Ghost, Android, Animal challenges the notion that trauma literature functions as a healing agent for victims of severe pain and loss by bringing trauma studies into the orbit of posthumanist thought. Investigating how literary representations of ghosts, androids, and animals engage traumatic experience, this book revisits canonical texts by William Faulkner and Toni Morrison and aligns them with experimental and popular texts by Shirley Jackson, Philip K. Dick, and Clive Barker. In establishing this textual field, the book reveals how depictions of non-human agents invite readers to cross subjective and cultural thresholds and interact with the "impossible" pain of others. Ultimately, this study asks us to consider new practices for reading trauma literature that enlarges our conceptions of the human and the real.
Part One 1. “Mapping the Homeland of the Unknown: Trauma, Narrative, and Posthuman Ethics” 2. “A Sound ‘Almost Human’: The Open Wound, Anti-Anthropocentric Authority, and Posthuman Identities in Faulkner’s Go Down, Moses!” Part Two 3. “‘A Piece of a World of Ghosts’: Working-Through Spectrality Studies and Racial Trauma in Toni Morrison’s Beloved” 4. “Animal Sacraments: Trans-Subjective Animality in William Heyen’s Crazy Horse in Stillness” 5. “Posthuman Wounds: Traumatic Deferment and the Trans-Subjective Soul in Philip K. Dick’s Do Androids Dream of Electric Sheep?” Epilogue “Trauma and the Fantastic”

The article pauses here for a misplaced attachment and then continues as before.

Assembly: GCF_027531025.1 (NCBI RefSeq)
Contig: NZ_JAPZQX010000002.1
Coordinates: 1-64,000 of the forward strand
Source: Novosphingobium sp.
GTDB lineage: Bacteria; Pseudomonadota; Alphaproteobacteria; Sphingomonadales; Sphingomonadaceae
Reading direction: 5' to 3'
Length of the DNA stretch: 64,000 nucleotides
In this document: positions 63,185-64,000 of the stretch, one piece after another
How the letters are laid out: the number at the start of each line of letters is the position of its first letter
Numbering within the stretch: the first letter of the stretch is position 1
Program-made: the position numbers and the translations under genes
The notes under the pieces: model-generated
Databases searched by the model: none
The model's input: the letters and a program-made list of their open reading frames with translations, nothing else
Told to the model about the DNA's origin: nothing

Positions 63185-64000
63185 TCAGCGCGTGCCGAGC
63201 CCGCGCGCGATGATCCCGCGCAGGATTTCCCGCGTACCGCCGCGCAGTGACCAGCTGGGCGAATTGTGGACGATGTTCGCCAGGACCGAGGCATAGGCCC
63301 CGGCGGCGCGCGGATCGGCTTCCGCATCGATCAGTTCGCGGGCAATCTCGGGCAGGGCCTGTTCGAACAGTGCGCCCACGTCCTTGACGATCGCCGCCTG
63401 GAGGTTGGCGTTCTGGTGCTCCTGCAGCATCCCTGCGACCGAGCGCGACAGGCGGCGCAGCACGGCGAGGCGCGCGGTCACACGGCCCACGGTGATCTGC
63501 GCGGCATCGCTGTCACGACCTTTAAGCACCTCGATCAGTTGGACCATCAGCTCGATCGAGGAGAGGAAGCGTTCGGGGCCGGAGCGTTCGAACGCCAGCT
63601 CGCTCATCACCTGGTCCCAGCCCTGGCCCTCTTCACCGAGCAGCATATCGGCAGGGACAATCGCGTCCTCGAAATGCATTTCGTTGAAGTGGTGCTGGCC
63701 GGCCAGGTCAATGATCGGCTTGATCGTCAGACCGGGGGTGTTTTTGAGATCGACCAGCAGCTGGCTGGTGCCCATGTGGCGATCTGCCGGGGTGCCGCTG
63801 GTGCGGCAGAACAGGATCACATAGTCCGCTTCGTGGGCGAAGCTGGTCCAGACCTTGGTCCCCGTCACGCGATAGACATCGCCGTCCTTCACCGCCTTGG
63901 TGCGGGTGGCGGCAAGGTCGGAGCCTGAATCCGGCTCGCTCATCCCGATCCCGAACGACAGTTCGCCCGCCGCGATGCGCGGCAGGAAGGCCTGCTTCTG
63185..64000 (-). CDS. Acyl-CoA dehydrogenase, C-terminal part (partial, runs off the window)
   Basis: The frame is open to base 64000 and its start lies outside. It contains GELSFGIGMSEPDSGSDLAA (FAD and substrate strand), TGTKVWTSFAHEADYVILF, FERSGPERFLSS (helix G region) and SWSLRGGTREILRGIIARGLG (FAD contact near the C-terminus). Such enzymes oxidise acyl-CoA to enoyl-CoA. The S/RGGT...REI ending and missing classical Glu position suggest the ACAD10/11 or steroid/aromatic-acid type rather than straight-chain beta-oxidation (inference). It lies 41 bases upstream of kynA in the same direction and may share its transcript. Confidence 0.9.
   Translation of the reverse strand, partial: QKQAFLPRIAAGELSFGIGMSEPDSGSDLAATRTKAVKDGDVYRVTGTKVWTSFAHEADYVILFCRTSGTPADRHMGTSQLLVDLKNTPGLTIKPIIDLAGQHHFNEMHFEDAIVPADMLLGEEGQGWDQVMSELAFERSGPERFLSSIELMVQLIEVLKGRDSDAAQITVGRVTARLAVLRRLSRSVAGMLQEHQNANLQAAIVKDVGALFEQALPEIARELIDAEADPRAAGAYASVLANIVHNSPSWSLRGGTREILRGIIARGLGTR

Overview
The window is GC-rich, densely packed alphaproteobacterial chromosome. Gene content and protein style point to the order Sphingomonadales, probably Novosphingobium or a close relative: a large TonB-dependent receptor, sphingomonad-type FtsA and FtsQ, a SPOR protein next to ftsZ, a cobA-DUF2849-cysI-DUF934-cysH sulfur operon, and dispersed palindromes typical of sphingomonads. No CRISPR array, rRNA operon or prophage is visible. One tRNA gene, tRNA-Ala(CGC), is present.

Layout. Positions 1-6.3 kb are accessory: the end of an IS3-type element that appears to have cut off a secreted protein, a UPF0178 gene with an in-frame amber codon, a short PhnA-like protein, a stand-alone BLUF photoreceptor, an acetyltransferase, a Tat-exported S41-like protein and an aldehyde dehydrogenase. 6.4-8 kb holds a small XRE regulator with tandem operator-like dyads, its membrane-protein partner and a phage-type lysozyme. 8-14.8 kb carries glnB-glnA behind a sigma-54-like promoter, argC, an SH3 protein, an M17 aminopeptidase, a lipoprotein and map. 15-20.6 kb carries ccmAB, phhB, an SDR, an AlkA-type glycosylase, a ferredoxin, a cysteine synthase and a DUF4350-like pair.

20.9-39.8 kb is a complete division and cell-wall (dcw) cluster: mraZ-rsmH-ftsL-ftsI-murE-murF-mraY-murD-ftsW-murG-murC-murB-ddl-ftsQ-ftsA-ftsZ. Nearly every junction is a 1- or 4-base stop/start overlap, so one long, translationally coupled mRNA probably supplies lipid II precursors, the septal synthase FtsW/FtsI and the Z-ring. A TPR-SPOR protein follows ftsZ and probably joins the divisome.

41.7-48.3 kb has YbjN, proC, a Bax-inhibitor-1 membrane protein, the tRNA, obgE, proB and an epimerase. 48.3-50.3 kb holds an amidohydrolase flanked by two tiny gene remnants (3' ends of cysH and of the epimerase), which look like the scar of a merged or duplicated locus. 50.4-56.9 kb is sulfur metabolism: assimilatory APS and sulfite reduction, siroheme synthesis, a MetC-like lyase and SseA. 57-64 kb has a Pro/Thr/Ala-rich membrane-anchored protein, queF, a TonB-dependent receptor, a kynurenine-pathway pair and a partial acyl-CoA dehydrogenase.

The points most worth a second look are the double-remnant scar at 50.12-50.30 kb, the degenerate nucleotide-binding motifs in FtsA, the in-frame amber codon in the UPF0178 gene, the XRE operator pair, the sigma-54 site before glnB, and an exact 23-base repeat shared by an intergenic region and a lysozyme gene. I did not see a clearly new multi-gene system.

In recent years, many disciplines within the humanities have become increasingly concerned with non-human actors and entities. The environment, animals, machines, objects, weather, and other non-human beings and things have taken center stage to challenge assumptions about what we have traditionally called "the human." Informed by theoretical approaches like posthumanism, the new materialisms, (including Actor Network Theory, Object-Oriented Ontology, and similar approaches) ecocriticism, and critical animal studies, such scholarship has until now had no separate and identifiable collective home at an academic press. This series will provide that home, publishing work that shares a concern with the non-human in literary and cultural studies. The series invites single-authored books and essay collections that focus primarily on literary texts, but from an interdisciplinary, theoretically-informed perspective; it will include work that crosses geographical and period boundaries. Titles are characterized by dynamic interventions into established subjects and innovative studies on emerging topics.